This blog was written by ACO Technologies
The uncertain future of the British high street is well-documented. With the rise of online retail compounding dropping footfall, it is difficult to walk through a town centre or down a high street without your eyes being drawn to at least one fluorescent sign promoting one final closing down sale in a shop window.
Here, Gary Morton, Head of Client Engagement at ACO, examines how architects and developers can help breathe new life into tired towns.
While much of the nation has turned to the internet as its premier source of retail, it does not spell the end of days for the high street. After all, this is not the first time a major UK industry has had to adapt to modern life and new technology; it has been happening for hundreds of years.
Perhaps the biggest opportunity for councils whose town centres and high streets that are feeling the pinch from falling retail footfall, lies in delivering amenity and community value. Ultimately, if there is no need for people to visit a high street or town centre, then retail as we know it has little chance to survive, let alone thrive. If, instead, these spaces are repurposed to bring greater value – such as open spaces, urban parks, community centres, libraries, leisure facilities – then requirement for supporting amenities such as shops and cafes, will naturally increase.
How, then can architects and developers facilitate greater community and amenity value in our town centres and high streets?
Squares and plazas have been at the heart of our urban developments for centuries, and remain a staple of most towns across the country. Unfortunately, many have been overlooked in recent years, and can feel dated and a little unloved. Yet, with a little attention, they can easily be transformed into fantastic places to meet, eat, trade and hold events. The surface design detail of such spaces can play an important role in the visual impact of the finished space.
Perhaps the most visible evidence of the boom-bust nature of retail is the volume of derelict commercial space that can be left behind. However, if you look closely at large parts of our major towns and cities, many have areas which, even a few years ago, seemed unsalvageable. Now, though, they have become thriving community hubs, with disused properties being converted into housing, community centres, art and exhibition spaced, offices, as well as restaurants.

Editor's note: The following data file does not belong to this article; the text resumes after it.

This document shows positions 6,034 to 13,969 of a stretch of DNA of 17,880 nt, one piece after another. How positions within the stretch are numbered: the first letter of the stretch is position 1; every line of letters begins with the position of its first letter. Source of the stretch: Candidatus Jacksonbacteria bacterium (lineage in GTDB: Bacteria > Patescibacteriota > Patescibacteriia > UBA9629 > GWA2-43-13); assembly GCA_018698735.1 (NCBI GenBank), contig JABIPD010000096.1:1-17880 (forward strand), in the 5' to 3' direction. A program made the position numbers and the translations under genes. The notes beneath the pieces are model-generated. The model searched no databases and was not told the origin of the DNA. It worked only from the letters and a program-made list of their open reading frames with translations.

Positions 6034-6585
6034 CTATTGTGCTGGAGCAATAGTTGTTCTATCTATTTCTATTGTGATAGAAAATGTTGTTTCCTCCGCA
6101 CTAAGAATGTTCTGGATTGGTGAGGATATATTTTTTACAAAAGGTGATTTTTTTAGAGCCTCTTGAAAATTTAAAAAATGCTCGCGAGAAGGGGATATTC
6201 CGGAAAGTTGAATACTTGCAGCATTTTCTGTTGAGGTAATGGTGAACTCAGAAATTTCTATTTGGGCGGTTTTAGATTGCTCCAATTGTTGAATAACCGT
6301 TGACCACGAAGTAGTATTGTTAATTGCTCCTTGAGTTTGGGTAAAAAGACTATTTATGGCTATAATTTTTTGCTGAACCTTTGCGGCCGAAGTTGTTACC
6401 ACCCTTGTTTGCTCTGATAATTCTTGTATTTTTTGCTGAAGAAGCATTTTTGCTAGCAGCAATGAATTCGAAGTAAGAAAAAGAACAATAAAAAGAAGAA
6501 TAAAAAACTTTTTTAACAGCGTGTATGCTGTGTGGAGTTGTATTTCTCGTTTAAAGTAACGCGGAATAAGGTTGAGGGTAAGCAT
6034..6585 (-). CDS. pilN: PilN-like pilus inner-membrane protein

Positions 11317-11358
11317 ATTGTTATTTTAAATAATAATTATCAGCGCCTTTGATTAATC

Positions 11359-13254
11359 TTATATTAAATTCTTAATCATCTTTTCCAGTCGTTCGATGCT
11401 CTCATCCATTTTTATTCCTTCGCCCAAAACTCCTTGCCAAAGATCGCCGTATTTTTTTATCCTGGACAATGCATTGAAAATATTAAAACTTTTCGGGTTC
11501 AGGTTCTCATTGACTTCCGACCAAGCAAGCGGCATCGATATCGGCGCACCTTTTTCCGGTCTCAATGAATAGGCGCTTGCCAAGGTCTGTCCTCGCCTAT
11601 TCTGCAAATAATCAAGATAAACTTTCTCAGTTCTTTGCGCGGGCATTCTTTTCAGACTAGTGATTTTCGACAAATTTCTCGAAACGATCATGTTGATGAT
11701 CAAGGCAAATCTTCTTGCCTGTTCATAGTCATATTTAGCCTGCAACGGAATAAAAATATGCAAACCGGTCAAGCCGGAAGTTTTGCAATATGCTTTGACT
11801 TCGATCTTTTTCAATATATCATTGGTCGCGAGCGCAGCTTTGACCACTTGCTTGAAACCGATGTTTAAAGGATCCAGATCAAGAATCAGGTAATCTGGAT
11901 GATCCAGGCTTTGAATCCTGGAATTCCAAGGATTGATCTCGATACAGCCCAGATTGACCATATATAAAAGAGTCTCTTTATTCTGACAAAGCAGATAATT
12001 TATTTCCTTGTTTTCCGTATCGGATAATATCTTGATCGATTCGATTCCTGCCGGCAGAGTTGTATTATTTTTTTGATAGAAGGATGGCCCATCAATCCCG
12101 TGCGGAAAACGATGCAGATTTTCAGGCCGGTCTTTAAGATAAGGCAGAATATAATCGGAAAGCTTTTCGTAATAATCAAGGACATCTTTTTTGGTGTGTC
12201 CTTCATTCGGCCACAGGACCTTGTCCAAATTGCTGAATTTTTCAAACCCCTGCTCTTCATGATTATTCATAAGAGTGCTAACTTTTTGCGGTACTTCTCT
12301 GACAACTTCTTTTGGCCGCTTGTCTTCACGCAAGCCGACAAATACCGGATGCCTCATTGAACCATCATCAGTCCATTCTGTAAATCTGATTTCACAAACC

Areas such as Birmingham’s Jewellery Quarter and Digbeth are prime examples of how well-managed regeneration and renovation have completely revitalised areas for the better. Such feats, however, rely on all stakeholders – from councils through to architects, landscape designers and developers – fully buying-in to the end goal.
“High streets are places for exchange in the broadest sense and have only lately been considered primarily as places to shop.” says John Prevc, Leader of Urban Design at HOK Architects.
“People’s inherent need to connect with each other within a neutral environment will secure the future of the high street. It is the glue that bring communities together where no one needs to be the host or guest. Places which facilitate this exchange are thriving. Café shops, bars and restaurants are doing well in comparison to shops and this is directly connected to the exchange culture we are all promoting.”
Gary Wilburn, Managing Director at HPW Architecture has worked on a number of projects in this area including the Rushden Lakes retail and leisure development in Northamptonshire, he comments: “To be truly successful, and to make the best progress in this area, communication is key. Involving members of the public, project teams, the client and local authorities so that everybody buys into and contributes to the idea of creating unique spaces that are really special and respond to the place they are in.”
“We all know that leisure is likely to take over big chunks of space whether that’s public realm or private uses. There is huge opportunity for retailers to take advantage of this, they must respond to survive by creating brilliant spaces that are engaging, bring people joy and create a sense of place when they visit.”
“Ultimately, our towns need to work for a local community’s needs as well as a businesses to be truly successful both now and in the future.”
It is also worth noting that, as a nation, we are in the grip of a well-documented housing crisis. Why not, as John Timpson of family firm Timpson’s – and current chair of the government’s retail review panel – points out, repurpose the empty space in our towns and high streets to alleviate this?
Ultimately, no-one wins if our high streets and town centres become redundant ghost towns. While the rise of online shopping and out-of-town retail centres has irrevocably changes the way we shop, and subsequently negatively impacted the retail footfall in town centres and high streets, it should not spell the end of their days. As humans, we have an inherent need for community, and the spaces that are increasingly becoming available can – and should – be repurposed to meet this need. By revitalising these spaces, and providing real amenity and community value, it won’t be too long before the footfall returns. Afterall, there are only so many things you can do online.
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